So what do I think of apps like GoodGuide, BuyCott and 2ndVote (for more conservative causes)? I own some of them. But I also send letters to companies, vote regularly, call people in Congress and write on issues that inspire me. How many of the apps’ users go farther than the click or the scan?  Some researchers have used the word “slacktivists” to describe those who participate in political discussions through social media, online petitions and apps. The act of pressing the button makes the user feel good but has no larger societal impact. 

What about the vast majority of consumers? The single mother shopping for her children in a big-box retailer or in the fast food restaurant that has been targeted for its labor practices may not have the time, luxury or inclination to buy more “ethically sourced” products.  Moreover, studies show that consumers often overreport on their ethical purchasing and that price, convenience and costs typically win out. The apps’ developers may have more modest intentions than what I ascribe to them. If they can raise consumer awareness- admittedly for the self-selected people who buy the app in the first place- then that’s a good thing.  If the petitions or media attention lead to well-crafted legislation, that’s even better.

Corporate Governance, Corporations, Current Affairs, Ethics, Marcia Narine Weldon, Religion, Securities Regulation | Permalink


For what it's worth, the Chick Fil A CEO recently said he regretted wading in to the gay marriage debate. It's impossible to tell what motivated this statement, of course, but I suspect there was enough of a financial impact on the company that he felt he needed to address the issue.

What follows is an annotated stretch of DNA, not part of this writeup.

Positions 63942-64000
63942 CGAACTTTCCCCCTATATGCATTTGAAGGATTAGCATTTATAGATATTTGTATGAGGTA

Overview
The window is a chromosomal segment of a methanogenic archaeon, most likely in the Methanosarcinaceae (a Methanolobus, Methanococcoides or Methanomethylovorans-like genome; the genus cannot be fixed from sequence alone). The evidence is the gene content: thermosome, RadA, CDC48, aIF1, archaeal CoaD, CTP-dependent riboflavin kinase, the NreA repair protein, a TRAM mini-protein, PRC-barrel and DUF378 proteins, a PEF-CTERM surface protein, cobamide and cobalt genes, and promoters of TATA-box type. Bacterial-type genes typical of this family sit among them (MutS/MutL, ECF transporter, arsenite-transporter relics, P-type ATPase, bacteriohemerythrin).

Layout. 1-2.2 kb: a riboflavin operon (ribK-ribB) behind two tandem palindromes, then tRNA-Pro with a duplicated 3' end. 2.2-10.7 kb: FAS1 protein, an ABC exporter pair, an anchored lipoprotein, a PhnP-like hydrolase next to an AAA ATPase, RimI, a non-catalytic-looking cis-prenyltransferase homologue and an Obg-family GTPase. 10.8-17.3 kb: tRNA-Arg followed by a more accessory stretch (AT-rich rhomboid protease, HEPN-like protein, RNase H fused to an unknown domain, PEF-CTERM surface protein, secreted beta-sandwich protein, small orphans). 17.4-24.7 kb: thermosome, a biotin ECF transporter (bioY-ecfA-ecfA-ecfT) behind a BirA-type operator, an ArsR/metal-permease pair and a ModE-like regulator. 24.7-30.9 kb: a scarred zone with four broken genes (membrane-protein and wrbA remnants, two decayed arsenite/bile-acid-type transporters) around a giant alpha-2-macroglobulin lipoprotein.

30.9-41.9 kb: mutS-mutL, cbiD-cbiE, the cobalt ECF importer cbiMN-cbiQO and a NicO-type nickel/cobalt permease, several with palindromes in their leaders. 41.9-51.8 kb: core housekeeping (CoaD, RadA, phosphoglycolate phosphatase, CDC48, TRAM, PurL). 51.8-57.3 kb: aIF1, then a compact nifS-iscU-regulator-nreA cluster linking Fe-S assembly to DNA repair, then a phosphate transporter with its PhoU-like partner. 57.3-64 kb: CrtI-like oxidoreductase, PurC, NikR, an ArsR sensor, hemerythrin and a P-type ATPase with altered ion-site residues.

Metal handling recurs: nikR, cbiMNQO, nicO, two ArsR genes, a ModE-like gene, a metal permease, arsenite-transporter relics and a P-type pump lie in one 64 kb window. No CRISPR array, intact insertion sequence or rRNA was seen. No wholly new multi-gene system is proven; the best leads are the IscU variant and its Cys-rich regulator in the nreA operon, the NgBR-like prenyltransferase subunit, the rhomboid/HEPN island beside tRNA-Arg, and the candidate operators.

Posted by: Ann Lipton | Mar 27, 2014 1:51:41 PM

Anne you are correct. I wonder too. I was going to discuss that in the post but decided not to speculate

Posted by: Marcia Narine | Mar 27, 2014 2:00:47 PM

Ann and Marcia, I have good friends who work at Chick-fil-A (CFA) corporate and I have met the Cathys (the CFA owners a few times). Supposedly, CFA had record profits following the gay marriage controversy. Far more people supported them, I think, than boycotted. I am not sure if the boycotts or the support had more staying power, but every CFA I have visited since has been packed. The Cathys are wonderful people, and CFA may be the best fast food restaurant in the country. I imagine any regret simply stems from hurting people or coming across as unloving. This article in the Huffington Post shows the real Dan Cathy:

Posted by: Haskell Murray | Mar 27, 2014 4:49:07 PM

Ann and Marcia: I can say that in my jurisdiction, because of the media coverage entire communities mobilized to patronize CFA. I think that boycotts are more about press and perception than actual impact.

Posted by: Tom N | Mar 27, 2014 9:44:14 PM

Oh, I meant to mention that Haskell and I are in the same jurisdiction.

Posted by: Tom N | Mar 27, 2014 9:46:35 PM

Even if there is no immediate backlash from consumers given the exposure there will be consequences depending which side you are on. Agree with Haskell, the old saying "any publicity is good publicity" applies in these case the consumer agreeing with the stand will entrench their loyalty while those against will buycott as you say.

Just look at chick-fill-a where consumers essentially had to pick sides forced by the political pundits 24/7 exposure on TV.

Although last night's daily show killed it against Hobby Lobby.

Posted by: CREIT | Mar 27, 2014 10:42:13 PM